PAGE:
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The above photos are of M/V Tatoosh.  This is the yacht of Paul Allen, co-founder of Microsoft.  She’s 303′ long and the 49th largest motor yacht on the planet.  She’s tied up a block or two from us here in St. Pete undergoing maintenance and refit…and, for sale at $125,000,000.  The black stick on the left side of her is the mast of a 46′ sailboat, one of her toys…she also has three other tenders (boats) berthed on her decks.  Allen has since had an even larger yacht built.  Allen has since had the M/V Octopus built…414′ long.

We’ve been in St. Pete too long; we’re both ready to leave. There’s several reasons we’ve been here so long, but most revolve around our final decision to sail to Cuba in late May. Another is because St. Petersburg is such a damn nice area. But, it’s time to go.

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One of the nicer mega yachts that have been with us in the marina, the Marshall Islands flagged M/V Triton.  At 163′ a real beauty.

I haven’t written in a long time because I came down with a case of the flu. The first week was the pits, I just gutted it out. Week two saw the worst of it pass but then I developed a case of nasty bronchitis. Week three saw me throw in the towel on the bronchitis and go to a local clinic for relief. Halfway through week four I feel much better but am about as drained and weak as I’ve ever been. But, Tuesday, it seems I’m finally over the hump. Chuck and I both agreed that next year we need to take the flu and pneumonia shots.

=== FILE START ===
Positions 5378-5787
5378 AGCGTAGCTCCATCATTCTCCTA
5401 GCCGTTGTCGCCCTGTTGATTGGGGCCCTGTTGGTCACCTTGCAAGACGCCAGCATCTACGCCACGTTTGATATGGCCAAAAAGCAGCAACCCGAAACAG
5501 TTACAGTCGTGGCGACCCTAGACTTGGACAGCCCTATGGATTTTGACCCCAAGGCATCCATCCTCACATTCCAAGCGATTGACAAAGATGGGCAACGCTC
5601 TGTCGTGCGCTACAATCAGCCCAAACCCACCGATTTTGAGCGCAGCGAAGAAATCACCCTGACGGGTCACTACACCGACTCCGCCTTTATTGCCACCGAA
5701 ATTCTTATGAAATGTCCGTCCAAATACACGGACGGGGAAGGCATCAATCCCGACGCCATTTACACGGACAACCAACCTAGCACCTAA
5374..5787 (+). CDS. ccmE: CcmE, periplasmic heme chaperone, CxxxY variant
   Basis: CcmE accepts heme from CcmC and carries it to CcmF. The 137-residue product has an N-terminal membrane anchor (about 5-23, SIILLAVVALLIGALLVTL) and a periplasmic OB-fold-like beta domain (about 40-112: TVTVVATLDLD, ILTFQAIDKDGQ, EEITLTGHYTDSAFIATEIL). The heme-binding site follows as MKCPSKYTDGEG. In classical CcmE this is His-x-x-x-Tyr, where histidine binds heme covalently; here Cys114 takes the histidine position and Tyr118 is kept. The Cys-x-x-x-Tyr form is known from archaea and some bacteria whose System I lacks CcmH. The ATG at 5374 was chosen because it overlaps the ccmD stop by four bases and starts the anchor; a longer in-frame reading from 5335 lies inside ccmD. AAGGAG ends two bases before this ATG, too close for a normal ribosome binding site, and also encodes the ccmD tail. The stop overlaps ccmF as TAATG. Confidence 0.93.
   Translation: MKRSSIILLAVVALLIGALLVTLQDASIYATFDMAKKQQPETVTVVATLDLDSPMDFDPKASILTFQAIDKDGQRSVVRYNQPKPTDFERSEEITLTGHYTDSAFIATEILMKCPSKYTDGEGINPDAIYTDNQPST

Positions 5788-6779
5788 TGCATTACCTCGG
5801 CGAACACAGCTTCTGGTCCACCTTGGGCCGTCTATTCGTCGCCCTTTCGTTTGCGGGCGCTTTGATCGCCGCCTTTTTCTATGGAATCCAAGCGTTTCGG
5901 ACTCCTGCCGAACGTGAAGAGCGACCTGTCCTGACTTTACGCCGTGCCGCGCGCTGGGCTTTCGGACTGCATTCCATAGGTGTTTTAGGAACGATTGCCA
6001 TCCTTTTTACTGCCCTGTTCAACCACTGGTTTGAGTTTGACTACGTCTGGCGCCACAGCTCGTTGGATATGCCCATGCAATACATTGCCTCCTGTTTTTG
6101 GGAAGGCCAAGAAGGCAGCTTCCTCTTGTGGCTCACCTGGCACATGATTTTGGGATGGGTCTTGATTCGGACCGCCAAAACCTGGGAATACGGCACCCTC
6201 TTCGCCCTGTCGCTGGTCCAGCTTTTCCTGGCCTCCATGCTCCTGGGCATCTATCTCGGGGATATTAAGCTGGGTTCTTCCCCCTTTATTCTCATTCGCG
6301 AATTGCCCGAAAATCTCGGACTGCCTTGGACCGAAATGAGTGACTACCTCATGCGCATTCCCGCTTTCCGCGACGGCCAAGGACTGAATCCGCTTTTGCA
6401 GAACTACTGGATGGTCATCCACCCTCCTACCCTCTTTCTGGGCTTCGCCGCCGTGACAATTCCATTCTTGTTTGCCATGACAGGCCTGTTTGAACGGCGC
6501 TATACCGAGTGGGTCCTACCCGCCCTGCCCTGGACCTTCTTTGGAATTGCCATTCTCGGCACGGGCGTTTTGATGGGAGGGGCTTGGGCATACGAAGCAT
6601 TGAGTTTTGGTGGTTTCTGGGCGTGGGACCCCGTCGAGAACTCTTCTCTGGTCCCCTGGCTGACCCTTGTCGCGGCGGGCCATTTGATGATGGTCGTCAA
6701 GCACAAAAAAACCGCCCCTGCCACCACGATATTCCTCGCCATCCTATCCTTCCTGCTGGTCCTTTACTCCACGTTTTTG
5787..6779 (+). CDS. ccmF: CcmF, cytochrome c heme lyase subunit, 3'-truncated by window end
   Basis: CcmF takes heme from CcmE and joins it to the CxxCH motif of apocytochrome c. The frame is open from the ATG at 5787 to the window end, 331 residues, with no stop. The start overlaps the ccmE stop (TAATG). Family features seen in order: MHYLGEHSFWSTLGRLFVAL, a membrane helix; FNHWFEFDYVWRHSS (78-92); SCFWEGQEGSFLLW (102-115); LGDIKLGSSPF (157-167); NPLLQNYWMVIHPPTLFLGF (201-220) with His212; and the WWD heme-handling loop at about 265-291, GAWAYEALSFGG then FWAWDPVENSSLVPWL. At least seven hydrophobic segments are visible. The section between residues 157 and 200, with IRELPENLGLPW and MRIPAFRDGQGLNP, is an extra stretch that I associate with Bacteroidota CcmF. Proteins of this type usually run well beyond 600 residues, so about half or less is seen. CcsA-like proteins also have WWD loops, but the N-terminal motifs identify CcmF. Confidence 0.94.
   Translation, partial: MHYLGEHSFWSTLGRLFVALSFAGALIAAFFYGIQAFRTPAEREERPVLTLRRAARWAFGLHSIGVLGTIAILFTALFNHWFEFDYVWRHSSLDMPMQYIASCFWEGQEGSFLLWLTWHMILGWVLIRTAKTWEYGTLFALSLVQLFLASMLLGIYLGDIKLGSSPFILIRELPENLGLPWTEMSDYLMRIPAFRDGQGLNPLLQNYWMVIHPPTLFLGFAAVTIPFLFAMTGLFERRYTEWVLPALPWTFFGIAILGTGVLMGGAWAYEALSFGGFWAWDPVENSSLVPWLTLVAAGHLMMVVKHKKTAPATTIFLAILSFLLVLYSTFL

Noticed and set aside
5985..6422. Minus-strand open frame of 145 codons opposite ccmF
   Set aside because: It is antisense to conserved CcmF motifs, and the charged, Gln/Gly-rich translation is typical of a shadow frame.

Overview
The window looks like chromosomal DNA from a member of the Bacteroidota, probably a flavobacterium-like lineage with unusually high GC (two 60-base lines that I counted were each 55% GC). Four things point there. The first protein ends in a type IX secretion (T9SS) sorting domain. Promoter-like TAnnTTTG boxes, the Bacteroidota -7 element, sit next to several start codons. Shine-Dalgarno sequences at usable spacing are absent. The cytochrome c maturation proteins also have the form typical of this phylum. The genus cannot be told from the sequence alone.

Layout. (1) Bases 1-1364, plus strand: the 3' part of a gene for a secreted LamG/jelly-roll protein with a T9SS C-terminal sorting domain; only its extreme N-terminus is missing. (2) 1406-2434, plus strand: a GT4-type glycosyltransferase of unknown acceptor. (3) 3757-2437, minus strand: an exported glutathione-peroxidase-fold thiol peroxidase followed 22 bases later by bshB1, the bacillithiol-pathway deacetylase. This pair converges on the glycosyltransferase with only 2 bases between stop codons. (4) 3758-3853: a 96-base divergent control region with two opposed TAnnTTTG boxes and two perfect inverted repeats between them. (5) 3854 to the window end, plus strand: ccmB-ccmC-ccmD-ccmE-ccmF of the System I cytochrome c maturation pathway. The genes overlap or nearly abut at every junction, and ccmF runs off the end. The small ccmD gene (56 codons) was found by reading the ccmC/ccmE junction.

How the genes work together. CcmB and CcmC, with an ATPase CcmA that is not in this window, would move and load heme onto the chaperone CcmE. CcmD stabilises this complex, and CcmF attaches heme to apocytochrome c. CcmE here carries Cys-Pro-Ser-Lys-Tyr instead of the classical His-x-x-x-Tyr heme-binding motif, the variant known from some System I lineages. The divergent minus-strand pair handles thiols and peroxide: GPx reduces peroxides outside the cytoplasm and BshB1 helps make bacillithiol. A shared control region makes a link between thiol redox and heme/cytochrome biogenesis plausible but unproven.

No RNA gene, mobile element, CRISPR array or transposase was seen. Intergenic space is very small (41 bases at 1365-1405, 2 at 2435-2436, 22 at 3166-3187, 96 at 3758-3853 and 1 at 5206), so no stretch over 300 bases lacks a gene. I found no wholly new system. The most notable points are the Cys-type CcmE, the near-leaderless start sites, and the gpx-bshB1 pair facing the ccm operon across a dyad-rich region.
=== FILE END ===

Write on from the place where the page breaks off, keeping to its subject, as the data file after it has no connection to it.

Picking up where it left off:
But, I digress.

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A lot of our time here has been spent seeing the local sites. We rented a car for a few days and took in Tarpon Springs  to the north of us. Then we headed south a ways to Sarasota and took in The Ringling museums. One weekend was spent watching the St. Petersburg Grand Prix. And, last week, we spent the afternoon at the Dali Museum  . All were well worth the effort. The race, and the Dali Museum were only a short few blocks of bicycling, as is the downtown and waterfront district of St. Pete.

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The above are photos o the Ca’ d’Zan…the Sarasota home of John Ringling, on the grounds of The Ringling museums.

And, we’ve also spent a fair amount of time on our boat repairing and redoing the bright work; thankfully that is complete.

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All of Tarpon Springs, a surprisingly cool place to visit for the day.  Tarpon Springs has the largest concentration of Greeks outside of Greece, due to the sponge fishing industry.

And, more still, we spent a lot of time agonizing and planning our trip to Cuba…or whether we even wanted to go through the bother of doing it at all. In the end, we decided to go ahead and we are set to depart Key West for Marina Hemingway, ten miles west of Havana, on May 27th. We’ll be there two weeks.